Cluj-Napoca is the fourth largest city in Romania, and is one of the most important academic, cultural, industrial and business centres in Romania. The city lies in the centre of the Transylvania region and is as old as AD 106, when the Roman Empire conquered Dacia and established the settlement Napoca. However, the first written mention of the name Cluj was in 1213 under the Latin name Castrum Clus. In 1956, the Hungarian Revolution led to the Romanian authorities "unifying" the local Babes (Romanian) and Bolyai (Hungarian) universities. Hungarians remained the majority of the city's population until the 1960s, when Romanians began to outnumber Hungarians, due to the influx of population that was a consequence of the policy of forced industrialisation of the city. On October 16, 1974, the city celebrated 1850 years from its first mention as Napoca, and the government changed the name of the city by adding "Napoca" to it.
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Cluj-Napoca has a number of landmarks and monuments, such as the 14th century Gothic style St. Michael's Church in Union Square, with the equestrian statue of Matthias Corvinus in front of it, or the Palace of Justice in the Avram Iancu Square. The city hosts the largest university in the country, Babes-Bolyai University, with its famous botanical garden situated in the vicinity of the centre. Beside this garden, Cluj-Napoca also has some large parks, the most notable being the Central Park, founded during the 19th century, and includes an artificial lake with an island, as well as the largest casino in the city, Chios.
Cluj-Napoca has road, air and rail connections to major cities in Romania and Europe. The city is an important intersection in the European road network, being on three different European routes, and at a national level it is located on three different main national roads. The Transylvanian Highway, currently under construction, will link the city to Bucharest and to the western border of the country. The Cluj-Napoca International Airport is located 9 kilometres east of the city centre, and it is the fourth busiest airport in Romania. To get to the main city, you could use the Cluj Airport Transfer service.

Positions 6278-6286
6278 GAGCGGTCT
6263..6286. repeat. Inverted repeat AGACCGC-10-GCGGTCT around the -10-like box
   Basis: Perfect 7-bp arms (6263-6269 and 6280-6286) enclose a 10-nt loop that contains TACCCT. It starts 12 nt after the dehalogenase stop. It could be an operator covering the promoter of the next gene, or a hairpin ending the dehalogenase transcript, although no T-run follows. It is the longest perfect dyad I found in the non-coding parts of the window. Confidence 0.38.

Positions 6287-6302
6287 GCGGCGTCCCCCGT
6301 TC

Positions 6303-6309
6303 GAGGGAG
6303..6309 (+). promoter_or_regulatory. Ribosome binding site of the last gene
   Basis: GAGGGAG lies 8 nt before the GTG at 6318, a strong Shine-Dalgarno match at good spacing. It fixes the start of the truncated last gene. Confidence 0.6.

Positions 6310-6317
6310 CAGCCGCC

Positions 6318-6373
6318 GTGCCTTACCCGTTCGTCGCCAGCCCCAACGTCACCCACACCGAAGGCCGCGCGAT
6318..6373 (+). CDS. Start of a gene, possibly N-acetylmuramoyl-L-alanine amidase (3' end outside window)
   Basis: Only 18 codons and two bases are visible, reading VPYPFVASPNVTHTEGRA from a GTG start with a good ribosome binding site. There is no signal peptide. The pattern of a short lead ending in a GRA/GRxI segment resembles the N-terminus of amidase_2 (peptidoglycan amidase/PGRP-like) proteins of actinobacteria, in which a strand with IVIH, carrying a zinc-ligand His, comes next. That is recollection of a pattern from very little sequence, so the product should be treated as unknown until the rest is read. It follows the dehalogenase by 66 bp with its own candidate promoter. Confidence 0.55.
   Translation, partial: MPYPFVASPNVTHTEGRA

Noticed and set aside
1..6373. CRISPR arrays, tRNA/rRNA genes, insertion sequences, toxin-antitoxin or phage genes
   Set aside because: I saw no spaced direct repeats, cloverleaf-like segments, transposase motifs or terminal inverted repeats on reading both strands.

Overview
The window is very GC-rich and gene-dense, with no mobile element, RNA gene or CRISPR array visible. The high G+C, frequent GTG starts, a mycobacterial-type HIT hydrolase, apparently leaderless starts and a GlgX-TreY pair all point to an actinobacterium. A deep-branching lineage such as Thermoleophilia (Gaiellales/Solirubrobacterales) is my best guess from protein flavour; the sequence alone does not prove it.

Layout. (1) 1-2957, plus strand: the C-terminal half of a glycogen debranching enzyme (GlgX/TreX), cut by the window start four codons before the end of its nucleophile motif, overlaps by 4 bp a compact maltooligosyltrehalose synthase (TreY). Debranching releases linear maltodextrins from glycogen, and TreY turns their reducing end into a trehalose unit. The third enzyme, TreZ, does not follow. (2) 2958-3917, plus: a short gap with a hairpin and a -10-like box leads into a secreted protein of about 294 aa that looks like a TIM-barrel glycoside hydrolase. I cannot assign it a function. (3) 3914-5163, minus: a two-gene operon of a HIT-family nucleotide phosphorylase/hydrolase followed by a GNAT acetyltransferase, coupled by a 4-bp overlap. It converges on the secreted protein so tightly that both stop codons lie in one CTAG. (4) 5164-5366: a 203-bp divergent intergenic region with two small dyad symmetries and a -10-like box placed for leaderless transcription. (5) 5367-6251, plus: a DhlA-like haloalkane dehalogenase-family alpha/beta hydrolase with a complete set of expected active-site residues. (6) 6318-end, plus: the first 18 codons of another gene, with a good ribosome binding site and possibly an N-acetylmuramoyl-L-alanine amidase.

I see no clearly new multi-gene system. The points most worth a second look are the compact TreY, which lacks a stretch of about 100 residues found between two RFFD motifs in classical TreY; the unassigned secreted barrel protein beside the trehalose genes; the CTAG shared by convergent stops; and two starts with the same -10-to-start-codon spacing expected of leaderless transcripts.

Cluj-Napoca has a large internal transportation system, including bus, trolleybus and tram lines. There is also the option to rent a car using services offered by EuroCars.
Due to the economic boom of the recent years and the increasing number of tourists, Cluj-Napoca has developed many accommodation offers, such as hotels and hostels, and the option of renting short and long term apartments.
Finding the appropiate dining place in Cluj-Napoca isn't difficult. A great number of restaurants and bars are available, many of them serving traditional Romanian specialties. There are also fast foods available.
Cluj-Napoca has several shopping centres available throughout the city, and there are also plenty of places to buy souvenirs from, the most common being related to Romanian folklore.
Apart from the ocasional events that take place in Cluj-Napoca, there is always a theatre or a cinema to go to for entertainment, as well as art exhibitions. The city's nightlife, particularly its club scene, grew significantly in the 1990s, and continues to increase. While many discos play commercial house music, the city has an increasing minimal techno scene, and to an extent jazz/blues and heavy metal/punk.